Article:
History of the Jack O’Lantern
This article is an excerpt of GolfBlogger’s book: Things In The Basement: A History of Halloween Horrors, available on Amazon at the link.
The Jack O’ Lantern has its origins in Irish folklore:
According to the story, there once was a ne’er-do-well named Jack. An infamous drunk, he could generally be found at the local pub. One day, Jack is sitting in the bar when along comes the Devil.
“Jack,” he says. “It’s time to go.”
Jack begins to whine. “Oh Devil,” he says. “I’d love to go with you, but first, I’d like to have just one more drink.”
“Fine,” says the Devil. “Go ahead.”
Jack fishes in his pocket and pulls out his change purse. It’s empty. “Oh Devil,” Jack says. “I once heard that you could change your self into anything you like.”
“It’s true,” says the Devil.
“Well,” says Jack. “Could you turn your self into a coin so I could buy another drink. Then you could change yourself back and cheat the barkeep out of his money.”
The idea of cheating the barkeep appealed to the Devil, so he changed into a coin. And quick as a wink, Jack picked up the coin and put it into his purse. Then he took out his knife and carved a cross on it.
The Devil was stuck inside.
“Let me out!” he said.
“Not until we make a deal,” said Jack. “I have some unfinished business. If I let you out, you must promise to give me another year.”
The Devil grumbled, but agreed to the terms. And Jack opened the purse and dumped him out. The Devil then went away.
A year later, Jack was sitting in the same pub, when along came the Devil.
“Your year is up,” The Devil said. “No more tricks now, lets go.”
Jack followed the Devil out of the Pub and was on his way to Hell. But along the way, he passed an apple tree
“Oh Devil,” said Jack. “Before I go to Hell, I would really love to have an apple to eat.”
The Devil didn’t see any harm in this, so he agreed. Jack tried to reach an apple, but it was to high for him to reach. He tried to climb the tree, but slid back down.
Disgusted and impatient, the Devil jumped into the tree to get the apple for Jack. And quick as a wink, Jack whipped out his pocket knife and carved a cross on the tree trunk.
The Devil was stuck in the tree.
“Let me down!” he said.
“Not until we make a deal,” Jack said. “You must promise to go away and never bother me again.”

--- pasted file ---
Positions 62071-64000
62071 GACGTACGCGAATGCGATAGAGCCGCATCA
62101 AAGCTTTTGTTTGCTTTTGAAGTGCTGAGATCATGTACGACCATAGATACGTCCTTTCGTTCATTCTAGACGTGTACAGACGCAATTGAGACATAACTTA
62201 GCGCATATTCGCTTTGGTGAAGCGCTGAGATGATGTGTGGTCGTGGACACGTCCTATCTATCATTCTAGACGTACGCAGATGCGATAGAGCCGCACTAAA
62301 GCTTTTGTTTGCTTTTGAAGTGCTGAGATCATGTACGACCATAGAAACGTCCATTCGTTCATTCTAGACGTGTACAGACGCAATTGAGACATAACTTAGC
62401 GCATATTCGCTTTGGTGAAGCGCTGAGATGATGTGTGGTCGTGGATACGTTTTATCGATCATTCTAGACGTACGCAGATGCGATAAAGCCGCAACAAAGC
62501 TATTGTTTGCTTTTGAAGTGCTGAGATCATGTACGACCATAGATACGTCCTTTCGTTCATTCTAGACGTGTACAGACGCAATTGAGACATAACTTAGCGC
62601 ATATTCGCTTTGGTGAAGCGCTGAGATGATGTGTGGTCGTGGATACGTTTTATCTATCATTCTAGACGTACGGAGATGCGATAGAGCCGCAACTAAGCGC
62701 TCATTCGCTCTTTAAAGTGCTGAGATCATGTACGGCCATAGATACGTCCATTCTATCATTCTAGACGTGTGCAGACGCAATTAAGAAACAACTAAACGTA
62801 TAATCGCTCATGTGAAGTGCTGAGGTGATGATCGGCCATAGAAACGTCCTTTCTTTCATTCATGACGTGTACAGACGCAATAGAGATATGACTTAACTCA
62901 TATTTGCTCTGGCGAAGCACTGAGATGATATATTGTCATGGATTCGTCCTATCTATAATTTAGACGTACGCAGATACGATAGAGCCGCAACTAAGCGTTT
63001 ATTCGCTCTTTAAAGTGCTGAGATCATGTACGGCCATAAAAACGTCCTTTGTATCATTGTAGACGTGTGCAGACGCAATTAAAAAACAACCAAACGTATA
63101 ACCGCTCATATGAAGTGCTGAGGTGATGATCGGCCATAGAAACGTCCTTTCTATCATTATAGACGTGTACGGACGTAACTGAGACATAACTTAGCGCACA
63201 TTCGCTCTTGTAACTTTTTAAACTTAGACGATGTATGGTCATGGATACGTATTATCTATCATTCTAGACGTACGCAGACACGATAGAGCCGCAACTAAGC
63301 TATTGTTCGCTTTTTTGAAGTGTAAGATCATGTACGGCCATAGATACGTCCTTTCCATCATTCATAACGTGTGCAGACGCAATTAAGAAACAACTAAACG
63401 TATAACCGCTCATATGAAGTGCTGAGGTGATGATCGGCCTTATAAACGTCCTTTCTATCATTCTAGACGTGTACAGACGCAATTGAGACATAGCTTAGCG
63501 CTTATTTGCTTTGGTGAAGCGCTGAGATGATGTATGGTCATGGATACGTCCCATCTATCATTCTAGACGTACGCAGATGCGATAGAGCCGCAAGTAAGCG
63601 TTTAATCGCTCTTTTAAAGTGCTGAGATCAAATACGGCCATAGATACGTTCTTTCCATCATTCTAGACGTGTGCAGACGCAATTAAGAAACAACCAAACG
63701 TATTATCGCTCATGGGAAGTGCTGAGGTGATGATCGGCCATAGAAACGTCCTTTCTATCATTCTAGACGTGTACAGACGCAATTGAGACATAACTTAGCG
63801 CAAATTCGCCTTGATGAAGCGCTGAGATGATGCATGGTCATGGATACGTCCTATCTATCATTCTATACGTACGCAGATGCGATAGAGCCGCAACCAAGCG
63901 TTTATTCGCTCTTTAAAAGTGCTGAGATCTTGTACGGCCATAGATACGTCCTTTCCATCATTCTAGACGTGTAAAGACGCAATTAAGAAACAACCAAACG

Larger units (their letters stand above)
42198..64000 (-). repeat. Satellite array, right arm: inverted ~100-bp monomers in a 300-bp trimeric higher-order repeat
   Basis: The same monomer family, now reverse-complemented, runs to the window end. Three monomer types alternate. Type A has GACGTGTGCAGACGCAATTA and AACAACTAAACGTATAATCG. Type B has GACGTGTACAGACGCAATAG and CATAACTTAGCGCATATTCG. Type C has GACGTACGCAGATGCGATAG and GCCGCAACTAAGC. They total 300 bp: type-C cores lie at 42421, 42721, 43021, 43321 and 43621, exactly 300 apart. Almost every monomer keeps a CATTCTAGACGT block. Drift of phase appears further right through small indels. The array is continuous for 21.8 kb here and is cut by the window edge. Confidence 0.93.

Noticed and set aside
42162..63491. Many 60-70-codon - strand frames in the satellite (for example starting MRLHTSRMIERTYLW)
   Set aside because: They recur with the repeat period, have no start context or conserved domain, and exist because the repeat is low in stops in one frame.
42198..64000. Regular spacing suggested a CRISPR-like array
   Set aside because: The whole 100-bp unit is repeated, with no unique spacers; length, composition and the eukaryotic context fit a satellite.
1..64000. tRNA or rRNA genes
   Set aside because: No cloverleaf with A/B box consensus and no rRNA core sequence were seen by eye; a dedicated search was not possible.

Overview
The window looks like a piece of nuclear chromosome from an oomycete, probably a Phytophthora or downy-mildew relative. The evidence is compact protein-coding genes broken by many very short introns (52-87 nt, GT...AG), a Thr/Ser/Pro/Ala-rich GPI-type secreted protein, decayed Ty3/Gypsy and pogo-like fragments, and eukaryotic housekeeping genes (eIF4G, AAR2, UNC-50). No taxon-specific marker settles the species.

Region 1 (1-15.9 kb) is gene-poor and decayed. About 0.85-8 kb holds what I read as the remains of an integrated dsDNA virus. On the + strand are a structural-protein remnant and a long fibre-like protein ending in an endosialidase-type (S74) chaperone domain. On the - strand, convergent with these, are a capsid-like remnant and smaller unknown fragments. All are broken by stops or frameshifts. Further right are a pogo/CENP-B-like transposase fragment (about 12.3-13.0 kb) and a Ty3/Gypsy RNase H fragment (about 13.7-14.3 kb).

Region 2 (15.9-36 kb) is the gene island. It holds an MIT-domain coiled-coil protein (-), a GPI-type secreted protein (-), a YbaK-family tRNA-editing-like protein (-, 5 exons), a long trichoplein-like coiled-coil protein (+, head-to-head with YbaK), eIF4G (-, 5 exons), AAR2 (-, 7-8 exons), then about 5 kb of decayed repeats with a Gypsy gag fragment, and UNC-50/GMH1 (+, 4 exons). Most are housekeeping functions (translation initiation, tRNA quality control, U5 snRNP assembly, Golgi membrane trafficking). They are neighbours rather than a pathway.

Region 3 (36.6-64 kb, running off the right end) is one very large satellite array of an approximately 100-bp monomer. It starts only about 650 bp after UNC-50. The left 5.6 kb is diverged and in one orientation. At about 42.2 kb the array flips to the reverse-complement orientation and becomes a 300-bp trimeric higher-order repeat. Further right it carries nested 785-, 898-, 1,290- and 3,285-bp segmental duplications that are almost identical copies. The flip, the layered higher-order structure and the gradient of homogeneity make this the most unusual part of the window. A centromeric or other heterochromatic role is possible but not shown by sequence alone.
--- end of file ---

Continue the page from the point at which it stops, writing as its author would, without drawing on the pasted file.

“Be careful what you wish for,” the Devil said.
“Just promise to leave me alone,” Jack repeated.
The Devil agreed, and Jack carved out the Cross. The Devil jumped down and went away.
And after that, Jack lived a very, very, very, very, very, very, very long life. So long in fact, that he began to tire of living. So Jack goes in search of Heaven. But when he finds the Pearly Gates, St. Peter refuses to let him in.
So Jack goes in search of Hell. When he gets to the firey gates, the Devil is waiting.
“Oh, Devil,” Jack says. “I’m so tired of living. I’m old and I’m cold and I want to end it all.”
The Devil just laughed. “Don’t you remember our deal? I promised to leave you alone forever.”
“But where will I go?” Jack asked. “I’m lost, its dark, and I don’t know the way.”
“Here,” said the Devil, “take this!” And he reached down and grabbed a big scoop of Hell. And he threw it to Jack.
Jack caught it, but it was so hot that he tried to drop it. Only he couldn’t. No matter how much he tried, the stuff stuck to his fingers. So he ran out into the dark fields outside of Hell and grabbed a turnip. He took out his pocketknife, and quick as a flash, carved out the inside, and dropped the hellfire inside. Then, he carved a couple of holes in the front of the turnip and wandered off, using it as a lantern.
So Jack of the Lantern – Jack O’Lantern— wanders to this very day, carrying his hellish light with him.
The Irish used turnips for their Jack O’Lanterns in Ireland. But when they reached America, they found that pumpkins were more plentiful, and made a better lantern. And so the Jack O’Lantern pumpkin was born.